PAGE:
Sources of legal information range from printed books, law school libraries and public law libraries found at most courthouses which often provide free public access to fee-based database vendors such as LexisNexisWestlaw, and Bloomberg Law; which are the major commercial sources of online legal information, targeted primarily to law libraries, law offices, corporations and government agencies.

These services are expensive; for example, LexisNexis requires a minimum one year contract and charges $170 per month just for the Missouri State Law package which includes statutes, case law, and other Missouri primary resources, but does not include Federal access or secondary legal materials. I have used all three at various law libraries and they do provide easier access and cross references, but for the most part, I have been able to find the same information using some of the free sources listed in the ebook, "Legal Research for Non-Lawyers".

Caselaw Access Project (CAP), freely available to the public online and maintained by the Harvard Law School Library Innovation Lab, includes "all official, book-published United States case law — every volume designated as an official report of decisions by a court within the United States…[including] all state courts, federal courts, and territorial courts for American Samoa, Dakota Territory, Guam, Native American Courts, Navajo Nation, and the Northern Mariana Islands." As of the publication of this guide, CAP includes published cases through June 2018, "and may or may not include additional volumes in the future."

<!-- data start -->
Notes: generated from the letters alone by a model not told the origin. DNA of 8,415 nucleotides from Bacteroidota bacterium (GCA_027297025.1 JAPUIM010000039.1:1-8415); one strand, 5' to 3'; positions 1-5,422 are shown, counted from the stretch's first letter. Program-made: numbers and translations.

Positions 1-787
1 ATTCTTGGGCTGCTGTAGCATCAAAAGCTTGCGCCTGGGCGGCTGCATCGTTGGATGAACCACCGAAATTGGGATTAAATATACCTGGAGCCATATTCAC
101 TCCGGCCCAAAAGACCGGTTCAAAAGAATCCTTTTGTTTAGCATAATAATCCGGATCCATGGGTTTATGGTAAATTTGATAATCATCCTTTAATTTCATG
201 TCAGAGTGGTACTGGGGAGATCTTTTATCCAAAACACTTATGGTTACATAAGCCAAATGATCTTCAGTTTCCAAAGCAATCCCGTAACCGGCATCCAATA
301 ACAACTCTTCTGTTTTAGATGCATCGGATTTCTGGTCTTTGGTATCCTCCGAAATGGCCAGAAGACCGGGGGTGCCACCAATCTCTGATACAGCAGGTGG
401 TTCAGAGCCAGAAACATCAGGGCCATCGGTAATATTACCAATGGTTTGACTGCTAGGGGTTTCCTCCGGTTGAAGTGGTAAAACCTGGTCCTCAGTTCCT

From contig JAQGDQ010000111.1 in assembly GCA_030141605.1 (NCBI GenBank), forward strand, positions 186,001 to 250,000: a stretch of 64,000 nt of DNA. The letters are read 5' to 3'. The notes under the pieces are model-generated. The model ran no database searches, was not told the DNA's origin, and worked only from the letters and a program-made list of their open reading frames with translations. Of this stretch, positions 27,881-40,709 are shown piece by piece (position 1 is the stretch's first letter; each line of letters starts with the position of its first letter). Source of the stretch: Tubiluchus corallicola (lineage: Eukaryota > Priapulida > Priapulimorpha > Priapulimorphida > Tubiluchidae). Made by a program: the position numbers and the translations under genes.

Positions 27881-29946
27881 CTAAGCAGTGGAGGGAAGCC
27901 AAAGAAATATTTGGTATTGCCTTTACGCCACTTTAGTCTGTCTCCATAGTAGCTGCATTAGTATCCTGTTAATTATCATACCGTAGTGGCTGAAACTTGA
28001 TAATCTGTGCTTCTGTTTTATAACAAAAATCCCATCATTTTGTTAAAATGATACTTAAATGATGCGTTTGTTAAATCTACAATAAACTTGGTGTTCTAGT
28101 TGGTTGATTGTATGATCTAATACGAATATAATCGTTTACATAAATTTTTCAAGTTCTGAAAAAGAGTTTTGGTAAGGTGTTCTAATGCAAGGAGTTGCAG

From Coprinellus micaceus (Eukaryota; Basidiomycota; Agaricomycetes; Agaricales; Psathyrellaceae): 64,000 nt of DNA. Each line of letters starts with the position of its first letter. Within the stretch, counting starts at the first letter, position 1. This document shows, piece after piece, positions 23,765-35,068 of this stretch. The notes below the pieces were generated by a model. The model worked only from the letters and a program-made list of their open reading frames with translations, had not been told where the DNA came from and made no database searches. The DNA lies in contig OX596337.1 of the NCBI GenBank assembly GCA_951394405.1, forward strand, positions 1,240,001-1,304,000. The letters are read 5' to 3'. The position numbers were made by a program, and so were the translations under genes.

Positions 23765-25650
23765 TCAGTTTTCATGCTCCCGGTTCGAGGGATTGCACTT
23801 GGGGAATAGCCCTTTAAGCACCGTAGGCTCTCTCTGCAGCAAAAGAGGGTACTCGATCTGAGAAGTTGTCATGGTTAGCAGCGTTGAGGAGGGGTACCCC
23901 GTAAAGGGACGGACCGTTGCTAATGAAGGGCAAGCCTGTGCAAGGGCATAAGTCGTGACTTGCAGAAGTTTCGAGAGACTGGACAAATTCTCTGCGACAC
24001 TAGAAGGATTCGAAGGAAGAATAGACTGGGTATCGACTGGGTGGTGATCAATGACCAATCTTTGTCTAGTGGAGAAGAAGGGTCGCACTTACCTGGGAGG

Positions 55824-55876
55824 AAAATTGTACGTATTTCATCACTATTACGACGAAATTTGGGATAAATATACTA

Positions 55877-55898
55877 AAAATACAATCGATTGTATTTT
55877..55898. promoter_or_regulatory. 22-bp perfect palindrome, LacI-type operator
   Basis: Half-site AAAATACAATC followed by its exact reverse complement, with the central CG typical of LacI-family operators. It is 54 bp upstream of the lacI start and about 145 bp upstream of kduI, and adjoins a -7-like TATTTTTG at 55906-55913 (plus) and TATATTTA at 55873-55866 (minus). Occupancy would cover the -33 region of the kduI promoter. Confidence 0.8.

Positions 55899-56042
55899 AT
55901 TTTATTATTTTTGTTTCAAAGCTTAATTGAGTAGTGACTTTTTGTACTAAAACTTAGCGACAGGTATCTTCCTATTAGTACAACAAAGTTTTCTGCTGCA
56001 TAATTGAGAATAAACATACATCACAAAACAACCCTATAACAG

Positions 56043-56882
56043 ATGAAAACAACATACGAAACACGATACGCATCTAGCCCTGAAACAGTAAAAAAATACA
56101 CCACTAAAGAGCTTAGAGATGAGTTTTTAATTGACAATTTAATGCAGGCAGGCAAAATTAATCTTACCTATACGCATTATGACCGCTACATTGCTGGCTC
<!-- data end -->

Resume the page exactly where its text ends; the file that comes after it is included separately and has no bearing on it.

LoisLaw is a lower cost alternative to the other commercial online legal services, but the database is not as extensive. Instead of requiring one-year contracts, users can purchase access as short as 48 hours with pricing starting at $29.95 and they offer a 24 hour free trial period. (LoisLaw was purchased by Fastcase)

Versuslaw is another flat rate, legal database, offering low-cost monthly plans. Services again are not as extensive as the major commercial services.

Fastcase, another low-cost alternative, also offers a free 24 hour trial period.

Before paying for any legal database, check them out if possible at a law library and compare them to the free resources; you may discover some services provide no more than what’s available for free. You may also discover you don’t need the extra features for your issue.

Missouri Law Libraries (open to the public – call for hours) for add’l research

Courthouse Law Libraries

  • St. Louis Law Library, 10 N. Tucker Blvd #1300, St. Louis, MO 63101 – No known website (314)-622-4385
  • St. Louis County Law Library, 7900 Carondelet Ave. #536, Clayton, MO 63105 – website (314)-615-4726
  • Supreme Court Library, 207 West High Street, Second Floor, Jefferson City, Missouri 65101 – web info (573)-751-2636
  • Missouri Legislative Library, Missouri State Capitol, 201 W. Capitol Ave., Jefferson City, Missouri 65101 – website – (573) 751-4633
  • Check if your local Municipal or Circuit court has a library open to the public.

Law School Law Libraries:

  • Wash. U. Law Library, 4th Floor of Anheuser-Busch Hall (Hilltop Campus), Between Forsyth Blvd. & Millbrook Blvd., St. Louis, MO 63130 –  website (314)-935-6450
  • SLU Law Library, 100 N. Tucker Blvd., Floors 5-6., St. Louis, Mo 63101 – website (314)-977- 3081
  • University of Missouri School of Law Library, 122 Hulston Hall, Columbia, MO 65211-4190 – website (573)-884-1760


Put the power of the law in your hands